To change this tendency and build the reframing habit:

  • Be the watcher – Become aware of your thoughts. Separate your “self” from your thoughts, and just observe what is going on in your mind.
  • Name that thought – Mentally acknowledge that thoughts are not your reality. Say “I’m having the thought that ‘I’ll never get all of this done.’ ”
  • Just say no – Visualise pushing negative thoughts into a deep hole or putting them into a balloon that floats away.
  • Try the rubber band trick – When stuck in negative thinking, gently snap the rubber band on your wrist. This physical action will interrupt the flow of negative thoughts.
  • Know your triggers – Nearly every negative thought triggered by a person, situation, or physical state. Write down the triggers, so you’re aware when they happen.
  • Distract yourself – Break the cycle using distraction – immerse yourself in a project that involves focus and brainpower.

Teach Your Old Mind New Tricks

  • Challenge the thought and replace it – Remind yourself of a positive event or previous “win”.
  • Practice acceptance – “I accept this struggle is happening.” Take a deep breath and try to stop fighting mentally. Ask yourself: Can I take any actions right now to improve the situation? Is there anything positive to learn from it? How can I get support as I’m enduring this?
  • Take mindful action – Do something positive that requires focus and mental challenge to prevent yourself from falling back into overthinking or worry. Such activities include: Writing, painting or drawing, practicing an instrument, building something by hand, working on a complex problem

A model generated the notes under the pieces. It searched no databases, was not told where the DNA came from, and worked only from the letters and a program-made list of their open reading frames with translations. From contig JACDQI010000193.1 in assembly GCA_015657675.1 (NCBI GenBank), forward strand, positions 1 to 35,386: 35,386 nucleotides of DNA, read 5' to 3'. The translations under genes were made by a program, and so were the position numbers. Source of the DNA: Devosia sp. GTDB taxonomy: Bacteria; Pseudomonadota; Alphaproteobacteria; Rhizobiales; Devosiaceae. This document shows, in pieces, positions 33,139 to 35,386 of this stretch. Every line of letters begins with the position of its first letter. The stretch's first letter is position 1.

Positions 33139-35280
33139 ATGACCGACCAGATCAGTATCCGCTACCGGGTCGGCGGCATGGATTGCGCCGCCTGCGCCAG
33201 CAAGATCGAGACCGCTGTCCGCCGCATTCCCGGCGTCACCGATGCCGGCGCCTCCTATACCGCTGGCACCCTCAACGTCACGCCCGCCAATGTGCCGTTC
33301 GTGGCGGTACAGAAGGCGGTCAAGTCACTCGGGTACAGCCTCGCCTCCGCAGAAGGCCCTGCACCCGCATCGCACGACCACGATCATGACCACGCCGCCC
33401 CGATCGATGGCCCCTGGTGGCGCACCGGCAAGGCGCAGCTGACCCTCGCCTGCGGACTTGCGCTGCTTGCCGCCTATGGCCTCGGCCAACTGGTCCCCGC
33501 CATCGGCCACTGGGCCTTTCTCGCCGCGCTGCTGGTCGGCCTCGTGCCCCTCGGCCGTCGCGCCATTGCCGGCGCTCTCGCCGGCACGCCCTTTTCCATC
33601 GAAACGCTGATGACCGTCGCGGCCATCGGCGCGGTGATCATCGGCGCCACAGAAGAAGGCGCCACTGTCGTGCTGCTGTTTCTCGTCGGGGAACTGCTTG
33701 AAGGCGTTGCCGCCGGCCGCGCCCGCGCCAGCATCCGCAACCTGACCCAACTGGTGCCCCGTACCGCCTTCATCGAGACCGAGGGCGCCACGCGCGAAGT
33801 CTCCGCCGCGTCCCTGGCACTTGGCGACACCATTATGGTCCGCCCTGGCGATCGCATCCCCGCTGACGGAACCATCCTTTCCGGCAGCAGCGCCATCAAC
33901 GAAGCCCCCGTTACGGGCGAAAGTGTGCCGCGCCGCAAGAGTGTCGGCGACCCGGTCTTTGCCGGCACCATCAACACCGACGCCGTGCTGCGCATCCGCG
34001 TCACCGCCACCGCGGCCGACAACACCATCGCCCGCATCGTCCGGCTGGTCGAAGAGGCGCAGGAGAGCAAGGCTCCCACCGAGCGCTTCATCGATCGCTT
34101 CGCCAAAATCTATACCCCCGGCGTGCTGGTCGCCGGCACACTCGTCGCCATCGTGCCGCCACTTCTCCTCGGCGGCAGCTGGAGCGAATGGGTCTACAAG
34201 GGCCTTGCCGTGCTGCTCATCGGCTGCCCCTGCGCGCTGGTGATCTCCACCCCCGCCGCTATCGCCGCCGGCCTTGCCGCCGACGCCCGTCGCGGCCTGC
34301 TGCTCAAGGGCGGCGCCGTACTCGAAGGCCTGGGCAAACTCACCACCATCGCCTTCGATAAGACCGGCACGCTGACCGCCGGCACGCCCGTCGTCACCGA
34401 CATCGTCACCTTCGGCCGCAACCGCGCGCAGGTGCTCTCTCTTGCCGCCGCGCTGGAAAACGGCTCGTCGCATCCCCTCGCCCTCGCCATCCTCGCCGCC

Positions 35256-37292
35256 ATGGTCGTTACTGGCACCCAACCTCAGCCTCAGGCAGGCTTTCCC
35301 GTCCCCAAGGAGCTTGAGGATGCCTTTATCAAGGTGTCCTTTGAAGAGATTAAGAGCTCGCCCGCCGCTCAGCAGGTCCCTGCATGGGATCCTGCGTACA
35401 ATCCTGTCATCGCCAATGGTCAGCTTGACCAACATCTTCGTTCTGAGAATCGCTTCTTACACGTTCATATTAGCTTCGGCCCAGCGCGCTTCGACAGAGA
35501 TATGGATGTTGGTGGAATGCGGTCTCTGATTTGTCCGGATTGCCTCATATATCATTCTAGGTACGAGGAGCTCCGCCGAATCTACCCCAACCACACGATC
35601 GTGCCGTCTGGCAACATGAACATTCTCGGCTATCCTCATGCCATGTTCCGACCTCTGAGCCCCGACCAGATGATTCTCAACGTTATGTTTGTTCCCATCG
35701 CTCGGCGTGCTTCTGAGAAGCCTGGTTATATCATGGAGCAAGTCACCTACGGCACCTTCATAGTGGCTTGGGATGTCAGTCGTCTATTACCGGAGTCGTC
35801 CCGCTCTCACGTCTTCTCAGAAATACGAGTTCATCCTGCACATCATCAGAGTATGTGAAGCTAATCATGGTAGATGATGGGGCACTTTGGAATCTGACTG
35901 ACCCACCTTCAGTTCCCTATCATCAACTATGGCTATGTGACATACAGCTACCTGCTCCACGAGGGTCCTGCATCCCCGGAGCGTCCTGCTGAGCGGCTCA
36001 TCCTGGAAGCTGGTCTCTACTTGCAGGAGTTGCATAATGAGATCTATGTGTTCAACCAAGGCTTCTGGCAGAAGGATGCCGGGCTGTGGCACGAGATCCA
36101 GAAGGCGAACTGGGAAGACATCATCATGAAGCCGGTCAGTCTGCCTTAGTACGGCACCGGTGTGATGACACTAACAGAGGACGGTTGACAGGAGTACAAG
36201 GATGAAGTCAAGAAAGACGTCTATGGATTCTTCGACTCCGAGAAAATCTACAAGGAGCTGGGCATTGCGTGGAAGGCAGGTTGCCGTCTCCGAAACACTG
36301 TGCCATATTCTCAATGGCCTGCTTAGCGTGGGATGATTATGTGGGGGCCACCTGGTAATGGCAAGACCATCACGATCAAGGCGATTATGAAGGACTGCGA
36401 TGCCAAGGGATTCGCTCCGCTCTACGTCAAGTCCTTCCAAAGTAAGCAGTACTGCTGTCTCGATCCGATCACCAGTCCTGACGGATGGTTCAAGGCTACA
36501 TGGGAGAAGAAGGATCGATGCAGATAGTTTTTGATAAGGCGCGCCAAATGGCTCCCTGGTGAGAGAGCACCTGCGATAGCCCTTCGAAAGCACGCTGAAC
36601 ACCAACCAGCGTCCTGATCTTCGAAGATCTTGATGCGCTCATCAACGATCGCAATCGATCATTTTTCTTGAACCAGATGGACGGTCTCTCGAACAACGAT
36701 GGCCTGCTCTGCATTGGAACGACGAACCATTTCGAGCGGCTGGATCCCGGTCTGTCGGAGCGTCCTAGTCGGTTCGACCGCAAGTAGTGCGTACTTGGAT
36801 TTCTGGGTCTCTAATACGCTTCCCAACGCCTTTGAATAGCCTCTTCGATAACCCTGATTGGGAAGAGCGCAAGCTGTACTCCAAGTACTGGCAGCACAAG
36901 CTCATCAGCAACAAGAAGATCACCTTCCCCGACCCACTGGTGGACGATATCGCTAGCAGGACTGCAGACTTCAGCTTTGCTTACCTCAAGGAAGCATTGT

• Set a worry timer – Set a timer for 10-15 mins and allow yourself to stress over whatever enters your mind. Get it all out! Write down your thoughts in a journal to process your thoughts or find solutions.


Instead of carefully evaluating what is best for us, many of us simply react to what life throws at us.

A simple solution to assess the information overload in our life: defining our core values that endure through time, difficulties, and major changes.

Here’s a 4-step strategy to define your values, or life might feel unbalanced and directionless, often leading to anxiety and depression.

1. Identify YOUR Core Values

Go through this list of values and write down every word that feels important for your personal and professional life (two columns). Pick the top-5 value from each columns and write them down on two separate sheets of paper.

Finally, list under each value all of the ways it manifests in your current life, but also think about specific actions to fix the out-of-alignment values.

Which actions are doable now or in the near future? Break them down into smaller, manageable steps.

2. Clarify Your Life Priorities

Priorities show you how to spend your time, energy, and money.

According to the authors, there are 7 key life areas: career – family – marriage (or love partnership) – spiritual/personal growth – leisure/social – life management (home tasks, financial planning, budgeting, etc.) – health/fitness